A Senate Spat Over For-Profit Education

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TIME’s Elizabeth Dias files this report:

A Senate Health, Education, Labor, & Pensions Committee investigation into federal investment in for-profit colleges devolved into a political squabble this morning, with Republican Sen. Richard Burr calling Sen. Tom Harkin’s investigation a “witch hunt.”

The proceedings were charged from the start. Before testimony even began, Republican Sen. Mike Enzi walked out of the hearing in protest: “I”ll leave [Sen. Harkin] to go ahead and beat up on the for-profit schools.” Then Burr, the only other Republican present, blasted Harkin for failing to weigh for-profit schools’ graduation rates more heavily in his investigation (despite the discussion of graduation rates in the hearing today after he left).

Sen. John McCain, who joined the debate after it had begun, said the debate “exemplifies the really sharp divisions between our two parties and our philosophies of government. Perhaps in January we will have a different agenda for this committee and the United States Senate.” Then he too turned and left the room. McCain’s comment suggests that reform of for-profit regulations is another issue at stake in the midterm elections. “Is [McCain] implying that if the Republicans take over the Senate they won’t do anything about the for-profit sector?” Sen. Harkin asked. Harkin announced he would introduce legislation to regulate for-profit abuses after the next Congress is seated.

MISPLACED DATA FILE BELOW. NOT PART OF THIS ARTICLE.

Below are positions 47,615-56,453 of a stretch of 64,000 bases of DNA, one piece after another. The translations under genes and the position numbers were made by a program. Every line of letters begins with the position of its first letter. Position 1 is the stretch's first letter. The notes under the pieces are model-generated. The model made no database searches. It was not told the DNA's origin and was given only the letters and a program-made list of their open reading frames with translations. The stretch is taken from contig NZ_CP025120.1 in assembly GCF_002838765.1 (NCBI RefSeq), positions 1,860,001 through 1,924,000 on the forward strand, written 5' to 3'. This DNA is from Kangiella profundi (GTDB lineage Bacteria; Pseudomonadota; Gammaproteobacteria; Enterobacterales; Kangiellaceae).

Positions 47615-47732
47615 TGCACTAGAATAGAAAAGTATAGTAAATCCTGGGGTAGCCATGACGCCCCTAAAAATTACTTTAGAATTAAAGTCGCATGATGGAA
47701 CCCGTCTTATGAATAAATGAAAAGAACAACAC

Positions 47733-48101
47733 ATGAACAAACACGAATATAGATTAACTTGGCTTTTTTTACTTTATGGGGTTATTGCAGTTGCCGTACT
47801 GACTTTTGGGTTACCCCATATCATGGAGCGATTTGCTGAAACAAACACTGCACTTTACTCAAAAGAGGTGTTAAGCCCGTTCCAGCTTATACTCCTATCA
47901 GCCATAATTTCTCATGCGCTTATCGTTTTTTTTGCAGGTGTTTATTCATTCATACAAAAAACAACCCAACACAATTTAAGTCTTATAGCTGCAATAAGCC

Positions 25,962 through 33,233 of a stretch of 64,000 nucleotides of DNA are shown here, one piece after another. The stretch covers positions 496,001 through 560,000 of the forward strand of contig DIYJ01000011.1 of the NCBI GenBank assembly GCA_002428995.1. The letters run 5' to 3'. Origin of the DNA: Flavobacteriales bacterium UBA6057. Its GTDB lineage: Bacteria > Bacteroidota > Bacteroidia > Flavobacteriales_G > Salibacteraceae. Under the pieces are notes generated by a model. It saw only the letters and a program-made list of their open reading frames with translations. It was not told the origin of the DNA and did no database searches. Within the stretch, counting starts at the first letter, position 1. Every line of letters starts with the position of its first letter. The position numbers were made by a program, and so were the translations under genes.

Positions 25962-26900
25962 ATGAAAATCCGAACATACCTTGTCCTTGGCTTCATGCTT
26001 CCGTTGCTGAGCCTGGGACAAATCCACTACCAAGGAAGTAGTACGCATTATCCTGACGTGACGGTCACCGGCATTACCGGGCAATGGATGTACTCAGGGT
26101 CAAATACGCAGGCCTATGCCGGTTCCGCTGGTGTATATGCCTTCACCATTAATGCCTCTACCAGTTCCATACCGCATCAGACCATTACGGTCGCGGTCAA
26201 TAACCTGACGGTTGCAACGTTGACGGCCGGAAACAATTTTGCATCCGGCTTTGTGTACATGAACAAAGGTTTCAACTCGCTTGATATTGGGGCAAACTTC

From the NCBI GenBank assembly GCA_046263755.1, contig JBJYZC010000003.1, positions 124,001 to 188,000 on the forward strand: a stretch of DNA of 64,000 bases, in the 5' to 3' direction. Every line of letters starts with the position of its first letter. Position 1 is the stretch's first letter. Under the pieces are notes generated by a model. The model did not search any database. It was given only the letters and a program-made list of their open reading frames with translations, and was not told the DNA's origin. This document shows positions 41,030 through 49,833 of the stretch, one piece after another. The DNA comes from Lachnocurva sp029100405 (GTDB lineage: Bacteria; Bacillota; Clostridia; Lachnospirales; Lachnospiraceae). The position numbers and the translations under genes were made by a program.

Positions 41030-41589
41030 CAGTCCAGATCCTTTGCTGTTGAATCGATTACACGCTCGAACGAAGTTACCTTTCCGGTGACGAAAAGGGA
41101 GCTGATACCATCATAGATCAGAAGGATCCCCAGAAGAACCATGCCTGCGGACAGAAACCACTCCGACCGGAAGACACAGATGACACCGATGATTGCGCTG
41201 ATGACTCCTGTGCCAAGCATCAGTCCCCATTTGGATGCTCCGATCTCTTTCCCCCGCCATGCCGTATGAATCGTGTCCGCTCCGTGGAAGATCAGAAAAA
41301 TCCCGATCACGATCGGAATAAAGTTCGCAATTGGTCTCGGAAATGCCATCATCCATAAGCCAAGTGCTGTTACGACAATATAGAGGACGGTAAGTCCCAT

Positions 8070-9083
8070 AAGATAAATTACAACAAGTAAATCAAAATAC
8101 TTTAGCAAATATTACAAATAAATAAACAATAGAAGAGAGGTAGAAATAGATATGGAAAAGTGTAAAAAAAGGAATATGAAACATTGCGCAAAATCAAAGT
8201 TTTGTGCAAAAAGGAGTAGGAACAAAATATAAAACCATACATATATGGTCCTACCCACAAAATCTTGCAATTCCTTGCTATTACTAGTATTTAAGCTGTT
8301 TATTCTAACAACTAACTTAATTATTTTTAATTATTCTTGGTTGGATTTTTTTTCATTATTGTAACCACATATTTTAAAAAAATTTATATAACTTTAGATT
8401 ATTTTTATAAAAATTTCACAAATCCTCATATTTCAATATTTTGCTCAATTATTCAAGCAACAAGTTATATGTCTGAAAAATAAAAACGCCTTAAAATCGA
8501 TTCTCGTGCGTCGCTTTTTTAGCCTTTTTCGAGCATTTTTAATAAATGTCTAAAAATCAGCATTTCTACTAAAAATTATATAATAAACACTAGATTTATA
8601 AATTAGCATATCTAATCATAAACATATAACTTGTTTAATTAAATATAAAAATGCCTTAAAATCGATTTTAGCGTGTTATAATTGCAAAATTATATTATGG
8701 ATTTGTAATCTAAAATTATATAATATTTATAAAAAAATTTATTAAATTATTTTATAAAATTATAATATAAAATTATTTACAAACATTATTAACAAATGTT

For-profit schools have sought to improve their public image since hearings opened in June. The Career College Association quietly changed its name to the Association of Private Sector Colleges and Universities (APSCU) on Sept. 22. The APSCU is now running television commercials tailored to political hot-buttons; two ads claim for-profit colleges are essential for both green and health-care jobs. And yesterday, the APSCU organized a 2,000-person rally supporting for-profit schools at the U.S. Capitol, where CEO Harris Miller acknowledged abuse is unacceptable and reminded students that Congress might now listen to their for-profit advocacy since leaders seek student votes.

But given the report Harkin released this morning–which noted that more than half of students at many for-profit schools drop out within the first two years–it remains to be seen how deep the sector’s makeover goes. And given the divided agendas revealed this morning, student education and taxpayer dollars, invested in Pell grants for for-profit school students, may still hang in the balance.

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